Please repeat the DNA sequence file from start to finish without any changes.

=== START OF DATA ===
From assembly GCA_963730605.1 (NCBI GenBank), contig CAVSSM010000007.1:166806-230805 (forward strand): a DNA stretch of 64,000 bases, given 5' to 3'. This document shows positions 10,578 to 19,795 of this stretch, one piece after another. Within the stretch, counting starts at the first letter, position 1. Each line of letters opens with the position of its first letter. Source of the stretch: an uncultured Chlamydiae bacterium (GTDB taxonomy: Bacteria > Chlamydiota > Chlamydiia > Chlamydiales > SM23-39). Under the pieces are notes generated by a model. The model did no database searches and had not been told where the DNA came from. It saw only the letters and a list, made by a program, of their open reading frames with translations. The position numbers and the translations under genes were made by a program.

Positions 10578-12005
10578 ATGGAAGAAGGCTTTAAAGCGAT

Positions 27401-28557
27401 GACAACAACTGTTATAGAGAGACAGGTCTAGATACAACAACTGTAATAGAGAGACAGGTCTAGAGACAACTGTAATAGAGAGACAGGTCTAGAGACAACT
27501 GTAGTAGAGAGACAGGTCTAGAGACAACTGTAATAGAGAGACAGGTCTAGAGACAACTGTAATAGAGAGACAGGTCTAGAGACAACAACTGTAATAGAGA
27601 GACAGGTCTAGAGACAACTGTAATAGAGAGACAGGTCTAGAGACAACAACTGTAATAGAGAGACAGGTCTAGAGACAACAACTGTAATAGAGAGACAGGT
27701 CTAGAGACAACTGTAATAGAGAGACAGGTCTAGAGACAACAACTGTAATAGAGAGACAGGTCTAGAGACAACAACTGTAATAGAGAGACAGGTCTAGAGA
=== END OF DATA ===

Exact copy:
From assembly GCA_963730605.1 (NCBI GenBank), contig CAVSSM010000007.1:166806-230805 (forward strand): a DNA stretch of 64,000 bases, given 5' to 3'. This document shows positions 10,578 to 19,795 of this stretch, one piece after another. Within the stretch, counting starts at the first letter, position 1. Each line of letters opens with the position of its first letter. Source of the stretch: an uncultured Chlamydiae bacterium (GTDB taxonomy: Bacteria > Chlamydiota > Chlamydiia > Chlamydiales > SM23-39). Under the pieces are notes generated by a model. The model did no database searches and had not been told where the DNA came from. It saw only the letters and a list, made by a program, of their open reading frames with translations. The position numbers and the translations under genes were made by a program.

Positions 10578-12005
10578 ATGGAAGAAGGCTTTAAAGCGAT

Positions 27401-28557
27401 GACAACAACTGTTATAGAGAGACAGGTCTAGATACAACAACTGTAATAGAGAGACAGGTCTAGAGACAACTGTAATAGAGAGACAGGTCTAGAGACAACT
27501 GTAGTAGAGAGACAGGTCTAGAGACAACTGTAATAGAGAGACAGGTCTAGAGACAACTGTAATAGAGAGACAGGTCTAGAGACAACAACTGTAATAGAGA
27601 GACAGGTCTAGAGACAACTGTAATAGAGAGACAGGTCTAGAGACAACAACTGTAATAGAGAGACAGGTCTAGAGACAACAACTGTAATAGAGAGACAGGT
27701 CTAGAGACAACTGTAATAGAGAGACAGGTCTAGAGACAACAACTGTAATAGAGAGACAGGTCTAGAGACAACAACTGTAATAGAGAGACAGGTCTAGAGA